What a lot of trainers, coaches, and athletes do not understand well enough is the impact movement has on the CNS. Movements such as the Olympic lifts, squat, bench press, and deadlift can all impose a significant amount of stress upon the central nervous system (CNS). The high CNS demand is generated from the necessity to execute these movements against maximal weights or submaximal weights at maximal velocity. The intent is to develop varying degrees of strength-speed qualities. It should be emphasized at this point that the typical athlete can adapt to only 2-3 CNS stressors at one time. Keep in mind, CNS stressors are not limited to physical training such as weightlifting, sprinting, jumping, etc. CNS stressors will also include practice, games, competitive events, and time devoted to sport-skill acquisition. These all come with a cost to the athlete’s CNS reserves. Understand that the athletes will take a significant beating from practice and competition. So any strength and conditioning work that is integrated into sport work will also draw heavily on the CNS. Trainers and coaches must accept the fact that they end up losing something in the weight room. But whether it is due to ego or fear of losing specific performance markers, there are many cases in which trainers or coaches may overly stress their athletes in the weight room, eventually leading to negative performance outcomes.

The importance is this: introducing movements, such as the Olympic lifts or variations of the powerlifts, while an athlete is focusing on more important tasks, such as developing sport skill, can come with negative consequences.

Now don't get me wrong. The utilization of the Olympic lifts, squat, bench, and deadlift have been used by elite athletes around the world. They more than serve their purpose in developing qualities that power-speed athletes desire. However, they should not be applied without first understanding the context. Sure an athlete may become stronger in the squat, bench, or clean, but are they performing at new levels on the field? Is their new strength level transferring into improved acceleration, speed, or power outputs in competition? Has the process of achieving increased strength interfered with their sport performance all because it was poorly planned?

This is exactly why educating athletes on what they need to focus on at the appropriate times during the competitive calendar is such a huge part of the process at Gallagher Performance. Young athletes want to work hard, but they need direction. The same can be said for any of our training clients, regardless of their training goals. They are all willing to put in the work provided it pushes them towards their goals. We have no “system” to sell our athletes and clients on. We address their needs while providing them the understanding of the sensitivity of the process. This, in turn, creates a more educated, more independent individual who understands how to achieve their goals despite all the noise and nonsense that exists in the fitness industry.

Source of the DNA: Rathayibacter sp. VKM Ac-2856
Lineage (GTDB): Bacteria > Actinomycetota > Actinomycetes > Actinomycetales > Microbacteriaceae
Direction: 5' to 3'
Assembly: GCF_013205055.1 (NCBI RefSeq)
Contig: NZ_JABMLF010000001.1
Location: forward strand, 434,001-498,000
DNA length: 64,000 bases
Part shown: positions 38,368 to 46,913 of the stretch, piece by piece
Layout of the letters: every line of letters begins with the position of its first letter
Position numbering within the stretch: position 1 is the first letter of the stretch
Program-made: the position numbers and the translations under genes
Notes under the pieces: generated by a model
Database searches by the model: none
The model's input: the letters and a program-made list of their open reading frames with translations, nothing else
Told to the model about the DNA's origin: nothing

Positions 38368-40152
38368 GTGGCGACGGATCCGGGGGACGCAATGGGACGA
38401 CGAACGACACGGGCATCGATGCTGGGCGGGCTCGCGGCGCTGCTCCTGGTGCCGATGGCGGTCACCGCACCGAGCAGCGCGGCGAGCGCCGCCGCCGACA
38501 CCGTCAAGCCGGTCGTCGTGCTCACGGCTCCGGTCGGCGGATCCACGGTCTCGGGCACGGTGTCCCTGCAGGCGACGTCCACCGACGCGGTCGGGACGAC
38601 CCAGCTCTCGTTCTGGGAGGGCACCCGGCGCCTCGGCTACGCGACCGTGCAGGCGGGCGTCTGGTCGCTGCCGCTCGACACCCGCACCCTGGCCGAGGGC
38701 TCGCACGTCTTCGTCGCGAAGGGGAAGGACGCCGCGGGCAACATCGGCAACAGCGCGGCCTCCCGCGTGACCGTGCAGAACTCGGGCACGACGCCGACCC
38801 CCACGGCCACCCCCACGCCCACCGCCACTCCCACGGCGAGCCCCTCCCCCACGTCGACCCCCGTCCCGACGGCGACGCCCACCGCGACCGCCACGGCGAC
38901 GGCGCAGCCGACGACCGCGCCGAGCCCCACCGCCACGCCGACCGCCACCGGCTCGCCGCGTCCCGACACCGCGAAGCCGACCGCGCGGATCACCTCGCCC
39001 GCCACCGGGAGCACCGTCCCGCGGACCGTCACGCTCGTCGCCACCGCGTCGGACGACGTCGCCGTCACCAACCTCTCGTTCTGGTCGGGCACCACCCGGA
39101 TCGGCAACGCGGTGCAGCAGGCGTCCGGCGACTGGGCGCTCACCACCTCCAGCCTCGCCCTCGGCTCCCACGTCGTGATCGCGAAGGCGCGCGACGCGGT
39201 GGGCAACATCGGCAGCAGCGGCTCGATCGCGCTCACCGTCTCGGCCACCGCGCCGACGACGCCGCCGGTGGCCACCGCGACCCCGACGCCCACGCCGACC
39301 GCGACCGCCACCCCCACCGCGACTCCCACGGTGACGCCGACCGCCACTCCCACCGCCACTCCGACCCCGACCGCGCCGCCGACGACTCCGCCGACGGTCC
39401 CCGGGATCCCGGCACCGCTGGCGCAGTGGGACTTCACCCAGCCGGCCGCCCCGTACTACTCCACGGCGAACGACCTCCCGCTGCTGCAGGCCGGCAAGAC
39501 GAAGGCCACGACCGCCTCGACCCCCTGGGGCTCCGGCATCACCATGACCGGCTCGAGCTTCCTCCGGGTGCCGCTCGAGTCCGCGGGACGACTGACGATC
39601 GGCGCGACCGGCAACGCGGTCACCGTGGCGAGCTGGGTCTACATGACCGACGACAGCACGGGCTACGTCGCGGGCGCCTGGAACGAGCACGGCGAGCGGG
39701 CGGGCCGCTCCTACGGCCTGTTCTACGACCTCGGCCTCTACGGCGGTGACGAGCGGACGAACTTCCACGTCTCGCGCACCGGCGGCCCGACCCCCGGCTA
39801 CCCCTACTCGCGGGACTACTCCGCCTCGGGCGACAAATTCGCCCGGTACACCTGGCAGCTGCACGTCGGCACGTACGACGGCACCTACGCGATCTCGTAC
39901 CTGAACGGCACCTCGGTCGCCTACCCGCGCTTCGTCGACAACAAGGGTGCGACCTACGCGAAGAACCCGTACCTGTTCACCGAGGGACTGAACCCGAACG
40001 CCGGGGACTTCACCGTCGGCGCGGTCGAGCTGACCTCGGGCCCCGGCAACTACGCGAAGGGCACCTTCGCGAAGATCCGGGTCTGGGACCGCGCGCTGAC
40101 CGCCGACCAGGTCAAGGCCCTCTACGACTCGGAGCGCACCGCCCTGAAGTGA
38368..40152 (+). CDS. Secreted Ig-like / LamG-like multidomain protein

Sure many of our posts and articles may not be the most "popular" or most "liked". We don't give away a lot of information like other popular sites. We don't have a popular ebook. We don't give out sample training programs that are easy to follow or apply because the context will vary for everyone. One person may apply it and see tremendous results, while another may see no significant improvements. Rather, we write with the goal to educate. When it comes to fitness-related writing, it is definitely more popular to give people "fish" rather than "teaching them how to fish". This could be considered a bad business model when you look at what is deemed as successful in the fitness industry. So if teaching people how to be more sustainable on their own is not popular, we can live with that.

More related reading:

https://gallagherperformance.com/thinking-of-taking-your-child-to-a-trainer-read-this-first/

https://gallagherperformance.com/learn-how-to-spot-the-fitness-frauds/

How to Develop Physical Fitness

Recently, I was having a conversation with one of our clients about what it takes to be ready to compete in sport. The conversation mostly centered around athletics and how to be in the best "condition" possible. Specifically, this client was talking about certain people they know and hold in high regard as having a high level of physical fitness. All was going well until they said something very interesting.

In regards to someone they know, they said, "Man, are they fit. They are probably the most fit person I know."

When I asked them what makes that individual the "most fit" person they know, they just stared blankly back at me. There was no response and you could see the wheels churning away trying to figure out the answer.

Fitness is a craze nowadays. Women want to be fit. Men want to be fit. Athletes want to be fit. People want to be fit. Health clubs, personal trainers, smart phone apps, and infomercials want to sell you on becoming more fit. Slogans such as “Forging Elite Fitness” and titles such as “Fittest Man on Earth” or “Fittest Woman on Earth” make the concept of fitness very intriguing. Many people have come to believe fitness is a complex process. To most, the idea of “fitness” brings to mind someone who is muscular, lean, strong, and has stamina for days. This “idea” of fitness seems to be nothing but mere marketing and often leads people down the road of overcomplicating their exercise or training program.